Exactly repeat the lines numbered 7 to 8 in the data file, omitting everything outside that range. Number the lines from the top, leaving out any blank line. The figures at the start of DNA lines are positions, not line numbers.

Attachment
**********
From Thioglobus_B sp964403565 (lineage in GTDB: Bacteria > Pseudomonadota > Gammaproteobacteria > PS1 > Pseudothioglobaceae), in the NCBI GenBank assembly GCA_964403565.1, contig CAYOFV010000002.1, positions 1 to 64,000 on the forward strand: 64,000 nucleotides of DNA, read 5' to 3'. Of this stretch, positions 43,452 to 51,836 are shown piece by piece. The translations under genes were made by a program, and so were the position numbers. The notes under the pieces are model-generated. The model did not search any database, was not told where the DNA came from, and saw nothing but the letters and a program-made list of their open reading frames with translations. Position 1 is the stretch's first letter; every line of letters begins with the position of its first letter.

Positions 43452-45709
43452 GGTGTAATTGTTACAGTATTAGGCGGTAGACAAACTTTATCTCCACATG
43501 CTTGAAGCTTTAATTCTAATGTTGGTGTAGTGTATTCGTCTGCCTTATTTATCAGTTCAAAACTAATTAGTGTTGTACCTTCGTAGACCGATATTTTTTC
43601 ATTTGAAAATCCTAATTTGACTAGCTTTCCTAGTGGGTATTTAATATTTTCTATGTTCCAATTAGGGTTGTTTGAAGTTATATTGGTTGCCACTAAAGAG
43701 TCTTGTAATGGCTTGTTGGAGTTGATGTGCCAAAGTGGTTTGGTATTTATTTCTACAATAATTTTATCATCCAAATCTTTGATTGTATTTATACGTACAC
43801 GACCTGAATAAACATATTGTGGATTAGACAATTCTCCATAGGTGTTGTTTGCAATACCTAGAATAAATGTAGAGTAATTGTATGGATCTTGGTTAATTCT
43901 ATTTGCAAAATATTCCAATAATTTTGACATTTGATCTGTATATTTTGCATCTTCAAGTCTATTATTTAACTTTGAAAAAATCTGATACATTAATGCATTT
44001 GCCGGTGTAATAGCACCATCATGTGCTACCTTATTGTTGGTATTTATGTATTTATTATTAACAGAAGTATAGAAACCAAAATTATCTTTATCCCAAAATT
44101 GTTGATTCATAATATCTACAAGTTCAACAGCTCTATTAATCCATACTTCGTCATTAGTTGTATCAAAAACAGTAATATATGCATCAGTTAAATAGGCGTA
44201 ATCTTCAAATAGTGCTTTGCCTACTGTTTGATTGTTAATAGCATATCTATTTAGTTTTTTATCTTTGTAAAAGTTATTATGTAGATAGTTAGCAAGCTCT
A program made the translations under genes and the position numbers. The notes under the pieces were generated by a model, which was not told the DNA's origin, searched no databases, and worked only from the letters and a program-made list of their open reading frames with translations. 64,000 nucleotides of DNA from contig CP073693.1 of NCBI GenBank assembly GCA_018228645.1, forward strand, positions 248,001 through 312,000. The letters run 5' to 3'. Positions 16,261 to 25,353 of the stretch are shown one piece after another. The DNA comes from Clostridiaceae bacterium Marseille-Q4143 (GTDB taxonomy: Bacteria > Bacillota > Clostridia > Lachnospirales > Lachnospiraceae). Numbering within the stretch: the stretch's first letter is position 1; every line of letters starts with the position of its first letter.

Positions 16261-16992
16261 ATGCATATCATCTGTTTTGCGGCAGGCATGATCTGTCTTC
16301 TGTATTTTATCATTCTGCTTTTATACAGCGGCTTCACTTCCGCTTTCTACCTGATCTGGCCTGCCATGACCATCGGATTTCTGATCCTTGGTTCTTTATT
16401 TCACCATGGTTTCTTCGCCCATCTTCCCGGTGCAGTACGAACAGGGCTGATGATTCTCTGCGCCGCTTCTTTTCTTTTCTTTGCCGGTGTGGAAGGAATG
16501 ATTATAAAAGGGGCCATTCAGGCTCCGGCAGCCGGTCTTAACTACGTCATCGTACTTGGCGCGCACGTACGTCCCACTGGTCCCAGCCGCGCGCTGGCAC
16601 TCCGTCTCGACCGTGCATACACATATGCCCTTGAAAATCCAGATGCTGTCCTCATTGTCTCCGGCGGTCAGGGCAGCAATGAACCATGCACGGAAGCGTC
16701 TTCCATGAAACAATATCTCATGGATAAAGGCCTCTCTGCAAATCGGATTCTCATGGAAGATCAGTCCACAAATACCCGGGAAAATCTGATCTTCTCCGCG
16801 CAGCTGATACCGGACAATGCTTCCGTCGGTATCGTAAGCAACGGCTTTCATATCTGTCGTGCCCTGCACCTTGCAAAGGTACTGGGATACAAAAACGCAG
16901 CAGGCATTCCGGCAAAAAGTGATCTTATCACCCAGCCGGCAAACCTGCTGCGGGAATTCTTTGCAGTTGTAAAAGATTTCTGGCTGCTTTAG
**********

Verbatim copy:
43801 GACCTGAATAAACATATTGTGGATTAGACAATTCTCCATAGGTGTTGTTTGCAATACCTAGAATAAATGTAGAGTAATTGTATGGATCTTGGTTAATTCT
43901 ATTTGCAAAATATTCCAATAATTTTGACATTTGATCTGTATATTTTGCATCTTCAAGTCTATTATTTAACTTTGAAAAAATCTGATACATTAATGCATTT